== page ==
Are Regional Trade Agreements good for economy?

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The proliferation of regional trade agreements has continued unabated since the early 1990s. In recent years, this has led to widespread debate on the advantages or disadvantages of regionalism over multilateralism. The debate stems from the increased use of regional trade agreements (RTAs) in a world now ruled by an improved and disciplined multilateral trading system. The key question is whether these agreements will push the world toward discriminatory regionalism, or can be used as a vehicle for promoting multilateralism. Regional trade agreements of all variety span the globe. As more and more states form these associations, they have become an ever more popular area of academic enquiry.

The structure of regional agreements varies hugely, but all have one thing in common — the objective of reducing barriers to trade between member countries. At their simplest, they merely remove tariffs on intra-bloc trade in goods, but more now go beyond that to cover non-tariff barriers and to extend liberalisation to trade and investment. On the whole, the newer agreements tend to have deeper coverage, extending into areas of domestic disciplines beyond the exchange of tariff concessions, and a number of agreements now also cover the services sector and other areas of cooperation.

In this context, it is difficult to arrive at a clear conclusion on India’s stance on RTAs. To do so requires careful consideration of India’s place in the global economy, and the impact of potential trade diversion on its domestic industries. Traditionally, India has been a supporter of the multilateral system, but given the slow pace of negotiations and the developmental needs of its economy, it too has recently joined the RTA bandwagon.

Clearly RTAs may affect the setting of external tariffs. This is true by definition in the case of a customs union and indirectly true in the case of a free trade area. Recent research finds that World Trade Organization (WTO) members do not appear to have more liberal external trade policies than non-WTO members, and that membership in a RTA has, on average, no clear effect on a country’s trade policy. Member countries of successful trade agreements in effective regional groupings, distinguished by the growth of intra-area trade, have undertaken more far-reaching trade liberalization including standardization of non-tariff barriers. However, there are cases of liberalizing countries that did not belong to an RTA and of countries in an effective RTA that did not liberalize trade policy. The conclusion is that the acceptance of a liberal trade policy covering major instruments may be a requirement for the survival and deepening of a meaningful RTA, whereas belonging to a regional scheme constitutes neither a necessary nor a sufficient condition for an open and liberal trade regime. In the 1960s and 1970s, preferential agreements among developing countries were typically accompanied by high external tariff barriers as part of an import substitution strategy. In contrast, agreements among more developed countries in the same period were more often associated with declining external barriers. For example, the simple average external tariff of the original six members of the European Union fell from 13 percent in 1958 to 6.6 percent after the Kennedy Round of General Agreement on Tariffs and Trade (GATT) negotiations. Agricultural products were excluded from these reductions, reflecting their exclusion from GATT negotiations until the Uruguay Round. The failure to reduce agricultural tariffs in Europe led to substantial trade diversion in agriculture with significant welfare losses for European consumers, especially the poorest, and a considerable hardship for poor farmers in developing countries. Many developing countries have since reduced external tariff barriers both unilaterally and through multilateral negotiations. As a result, recent preferential agreements among many developing countries have been introduced or revamped with lower external barriers. This is particularly true in Asia and Latin America, where preferential and MFN tariffs declined in tandem after 1985, so that margins of preference remained stable or were slightly compressed.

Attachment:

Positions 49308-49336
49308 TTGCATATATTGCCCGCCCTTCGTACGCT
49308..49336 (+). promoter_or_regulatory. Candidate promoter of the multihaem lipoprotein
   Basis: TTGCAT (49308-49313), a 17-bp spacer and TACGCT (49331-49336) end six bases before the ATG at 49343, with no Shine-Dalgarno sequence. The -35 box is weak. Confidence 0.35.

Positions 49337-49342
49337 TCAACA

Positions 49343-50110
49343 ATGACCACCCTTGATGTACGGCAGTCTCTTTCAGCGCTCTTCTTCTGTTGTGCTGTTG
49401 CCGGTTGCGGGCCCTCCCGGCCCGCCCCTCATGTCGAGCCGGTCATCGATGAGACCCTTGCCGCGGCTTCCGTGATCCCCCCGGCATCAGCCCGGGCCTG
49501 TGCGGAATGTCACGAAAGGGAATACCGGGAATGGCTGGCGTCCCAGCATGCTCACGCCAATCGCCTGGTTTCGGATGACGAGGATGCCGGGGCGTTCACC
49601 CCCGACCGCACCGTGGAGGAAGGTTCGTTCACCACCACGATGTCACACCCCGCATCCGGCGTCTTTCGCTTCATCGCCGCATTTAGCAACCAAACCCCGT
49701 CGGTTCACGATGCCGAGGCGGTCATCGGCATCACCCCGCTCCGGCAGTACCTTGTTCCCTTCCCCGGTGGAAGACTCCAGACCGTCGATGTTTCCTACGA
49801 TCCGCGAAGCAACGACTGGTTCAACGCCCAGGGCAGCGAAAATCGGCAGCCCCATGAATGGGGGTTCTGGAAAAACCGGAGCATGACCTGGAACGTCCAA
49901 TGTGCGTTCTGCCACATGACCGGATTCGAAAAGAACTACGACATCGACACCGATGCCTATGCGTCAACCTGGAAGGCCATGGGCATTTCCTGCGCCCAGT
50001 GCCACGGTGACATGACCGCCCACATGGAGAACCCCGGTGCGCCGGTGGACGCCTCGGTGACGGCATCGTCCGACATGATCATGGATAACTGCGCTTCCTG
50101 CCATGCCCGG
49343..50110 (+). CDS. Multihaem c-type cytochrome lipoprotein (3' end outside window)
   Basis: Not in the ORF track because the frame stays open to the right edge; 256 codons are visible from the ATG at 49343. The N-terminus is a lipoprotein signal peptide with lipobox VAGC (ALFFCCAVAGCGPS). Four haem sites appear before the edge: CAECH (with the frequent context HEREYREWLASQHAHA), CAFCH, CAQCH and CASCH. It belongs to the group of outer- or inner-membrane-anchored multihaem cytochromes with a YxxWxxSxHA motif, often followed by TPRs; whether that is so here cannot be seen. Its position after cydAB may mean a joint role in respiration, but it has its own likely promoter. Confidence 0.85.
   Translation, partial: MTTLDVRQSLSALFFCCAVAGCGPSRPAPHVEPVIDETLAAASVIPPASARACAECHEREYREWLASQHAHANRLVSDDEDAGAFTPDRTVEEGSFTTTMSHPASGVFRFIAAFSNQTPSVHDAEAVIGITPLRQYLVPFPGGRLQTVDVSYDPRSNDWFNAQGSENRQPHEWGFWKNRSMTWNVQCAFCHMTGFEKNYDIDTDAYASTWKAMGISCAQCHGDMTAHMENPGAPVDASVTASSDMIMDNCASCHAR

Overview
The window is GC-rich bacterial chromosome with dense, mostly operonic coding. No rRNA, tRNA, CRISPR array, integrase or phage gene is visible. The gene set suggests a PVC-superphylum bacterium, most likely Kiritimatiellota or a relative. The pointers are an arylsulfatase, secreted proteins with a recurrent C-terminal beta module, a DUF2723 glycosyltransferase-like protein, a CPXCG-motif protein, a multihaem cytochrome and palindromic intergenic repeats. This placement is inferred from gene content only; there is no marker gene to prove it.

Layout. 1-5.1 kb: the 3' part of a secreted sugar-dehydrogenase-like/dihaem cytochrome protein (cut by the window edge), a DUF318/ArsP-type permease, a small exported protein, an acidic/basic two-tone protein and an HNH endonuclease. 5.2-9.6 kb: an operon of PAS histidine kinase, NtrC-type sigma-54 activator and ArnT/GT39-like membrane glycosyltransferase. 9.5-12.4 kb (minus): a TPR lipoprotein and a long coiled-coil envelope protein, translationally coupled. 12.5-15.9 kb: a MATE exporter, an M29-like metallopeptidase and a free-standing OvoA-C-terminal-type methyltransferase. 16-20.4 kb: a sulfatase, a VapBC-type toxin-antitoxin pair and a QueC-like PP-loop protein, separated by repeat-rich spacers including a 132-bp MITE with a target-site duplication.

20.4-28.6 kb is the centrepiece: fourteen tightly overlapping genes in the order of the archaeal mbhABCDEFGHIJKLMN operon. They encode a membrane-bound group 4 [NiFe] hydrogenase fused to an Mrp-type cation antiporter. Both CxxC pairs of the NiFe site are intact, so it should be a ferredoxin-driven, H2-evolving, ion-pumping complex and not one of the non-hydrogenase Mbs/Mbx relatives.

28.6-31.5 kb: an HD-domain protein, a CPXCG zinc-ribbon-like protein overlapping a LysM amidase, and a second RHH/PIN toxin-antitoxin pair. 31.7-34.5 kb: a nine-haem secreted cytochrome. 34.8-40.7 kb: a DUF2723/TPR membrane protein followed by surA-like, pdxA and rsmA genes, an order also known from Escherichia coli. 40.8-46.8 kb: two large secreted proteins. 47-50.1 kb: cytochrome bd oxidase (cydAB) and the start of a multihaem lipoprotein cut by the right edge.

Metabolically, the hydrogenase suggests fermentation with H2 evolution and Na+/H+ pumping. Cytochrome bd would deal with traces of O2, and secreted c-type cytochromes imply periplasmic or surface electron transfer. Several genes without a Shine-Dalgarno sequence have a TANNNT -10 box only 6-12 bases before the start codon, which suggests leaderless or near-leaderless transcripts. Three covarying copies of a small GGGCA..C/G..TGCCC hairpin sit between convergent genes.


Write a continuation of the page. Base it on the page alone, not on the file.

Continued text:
The U.S. and EU have the largest trading and investment relationship in the world. A reduction of tariffs and non-tariff barriers will significantly impact on both the U.S. and EU economies, and increase leverage for both the U.S. and EU in negotiating future agreements with third countries.

This agreement marks the historic shift away from multilateral trade discussions in favour of bilateral or regional trade agreements – a positive shift that will ultimately result in greater volumes of international trade.

Finally, this agreement sets the stage for a greater polarization between “the West and the rest”. A stronger alliance between the most developed countries will inevitably create tensions with other global powers not benefiting from the same tariff and non-tariff treatment. This is an important, albeit negative development

Despite Chinese investments in the region, India remains a leading actor in South Asia given its historic trading routes and sociocultural ties with neighbouring countries. India’s focus on developing its infrastructure for both domestic manufacturing and cross-border transportation is also likely to benefit foreign invested companies in the region as it opens up new market opportunities”. Thus what we need to work on the “state of art” to realize the potential through regional trade agreement.

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